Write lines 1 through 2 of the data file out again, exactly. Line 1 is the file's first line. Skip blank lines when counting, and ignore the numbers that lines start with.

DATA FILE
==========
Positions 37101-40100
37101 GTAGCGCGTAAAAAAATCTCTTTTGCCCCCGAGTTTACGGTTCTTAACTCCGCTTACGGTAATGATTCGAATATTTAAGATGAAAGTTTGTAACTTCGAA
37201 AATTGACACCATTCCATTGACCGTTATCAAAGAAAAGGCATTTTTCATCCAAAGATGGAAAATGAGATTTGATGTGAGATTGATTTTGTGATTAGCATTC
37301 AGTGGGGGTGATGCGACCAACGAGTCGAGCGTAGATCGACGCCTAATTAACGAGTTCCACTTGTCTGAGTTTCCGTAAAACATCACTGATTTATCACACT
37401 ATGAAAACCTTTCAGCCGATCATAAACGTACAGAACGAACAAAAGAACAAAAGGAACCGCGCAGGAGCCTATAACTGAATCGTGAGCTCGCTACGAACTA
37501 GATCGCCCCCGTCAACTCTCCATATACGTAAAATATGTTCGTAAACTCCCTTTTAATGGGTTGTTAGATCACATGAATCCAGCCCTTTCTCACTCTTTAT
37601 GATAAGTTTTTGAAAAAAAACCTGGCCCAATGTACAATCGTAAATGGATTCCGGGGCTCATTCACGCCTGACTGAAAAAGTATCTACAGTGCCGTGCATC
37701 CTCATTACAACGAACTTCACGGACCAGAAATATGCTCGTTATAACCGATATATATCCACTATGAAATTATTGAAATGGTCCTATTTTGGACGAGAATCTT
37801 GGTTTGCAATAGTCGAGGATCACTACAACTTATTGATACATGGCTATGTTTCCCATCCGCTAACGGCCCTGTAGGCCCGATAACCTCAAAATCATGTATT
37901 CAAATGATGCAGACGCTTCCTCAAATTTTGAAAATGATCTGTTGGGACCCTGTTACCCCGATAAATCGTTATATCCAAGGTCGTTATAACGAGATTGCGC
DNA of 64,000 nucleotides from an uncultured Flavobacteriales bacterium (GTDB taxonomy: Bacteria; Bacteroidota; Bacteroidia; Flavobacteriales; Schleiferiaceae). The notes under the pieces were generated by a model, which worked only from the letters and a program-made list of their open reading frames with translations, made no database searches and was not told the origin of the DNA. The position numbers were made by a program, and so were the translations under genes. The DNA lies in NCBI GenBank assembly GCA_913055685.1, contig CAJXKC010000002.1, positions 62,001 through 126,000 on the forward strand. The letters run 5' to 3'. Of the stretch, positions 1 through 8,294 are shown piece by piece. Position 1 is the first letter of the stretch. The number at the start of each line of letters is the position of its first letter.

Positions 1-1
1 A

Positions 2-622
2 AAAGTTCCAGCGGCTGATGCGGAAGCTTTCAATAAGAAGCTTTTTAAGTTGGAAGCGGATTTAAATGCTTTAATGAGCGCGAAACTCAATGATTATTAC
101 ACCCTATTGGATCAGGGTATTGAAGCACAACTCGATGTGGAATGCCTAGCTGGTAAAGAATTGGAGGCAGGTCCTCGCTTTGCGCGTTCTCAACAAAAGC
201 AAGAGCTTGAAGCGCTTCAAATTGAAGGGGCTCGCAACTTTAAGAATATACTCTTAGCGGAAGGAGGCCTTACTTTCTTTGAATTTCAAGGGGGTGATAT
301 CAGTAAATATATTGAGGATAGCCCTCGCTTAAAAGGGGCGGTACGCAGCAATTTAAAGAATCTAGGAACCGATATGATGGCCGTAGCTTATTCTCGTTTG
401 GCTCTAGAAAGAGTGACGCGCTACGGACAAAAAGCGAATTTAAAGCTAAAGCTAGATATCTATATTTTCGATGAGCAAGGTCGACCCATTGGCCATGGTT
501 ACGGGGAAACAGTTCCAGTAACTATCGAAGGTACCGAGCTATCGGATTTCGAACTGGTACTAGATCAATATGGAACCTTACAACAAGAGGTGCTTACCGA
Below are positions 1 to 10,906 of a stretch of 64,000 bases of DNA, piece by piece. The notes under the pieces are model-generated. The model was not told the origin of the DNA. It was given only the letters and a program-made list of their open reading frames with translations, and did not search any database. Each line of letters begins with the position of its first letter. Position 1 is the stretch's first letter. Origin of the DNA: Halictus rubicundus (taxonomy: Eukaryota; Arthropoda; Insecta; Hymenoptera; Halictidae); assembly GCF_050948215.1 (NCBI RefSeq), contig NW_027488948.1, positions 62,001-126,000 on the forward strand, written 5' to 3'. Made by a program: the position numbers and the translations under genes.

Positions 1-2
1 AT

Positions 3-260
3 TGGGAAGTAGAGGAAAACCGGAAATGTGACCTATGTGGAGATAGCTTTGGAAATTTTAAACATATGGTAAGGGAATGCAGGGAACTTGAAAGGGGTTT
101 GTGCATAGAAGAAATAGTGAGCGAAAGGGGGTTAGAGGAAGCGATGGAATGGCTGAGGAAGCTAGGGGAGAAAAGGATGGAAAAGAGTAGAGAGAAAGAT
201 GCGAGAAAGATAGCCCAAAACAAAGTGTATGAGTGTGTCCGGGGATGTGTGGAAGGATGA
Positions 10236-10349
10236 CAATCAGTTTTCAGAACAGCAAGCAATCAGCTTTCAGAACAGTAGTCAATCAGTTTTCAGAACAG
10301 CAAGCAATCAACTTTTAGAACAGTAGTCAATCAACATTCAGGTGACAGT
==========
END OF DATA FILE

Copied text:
Positions 37101-40100
37101 GTAGCGCGTAAAAAAATCTCTTTTGCCCCCGAGTTTACGGTTCTTAACTCCGCTTACGGTAATGATTCGAATATTTAAGATGAAAGTTTGTAACTTCGAA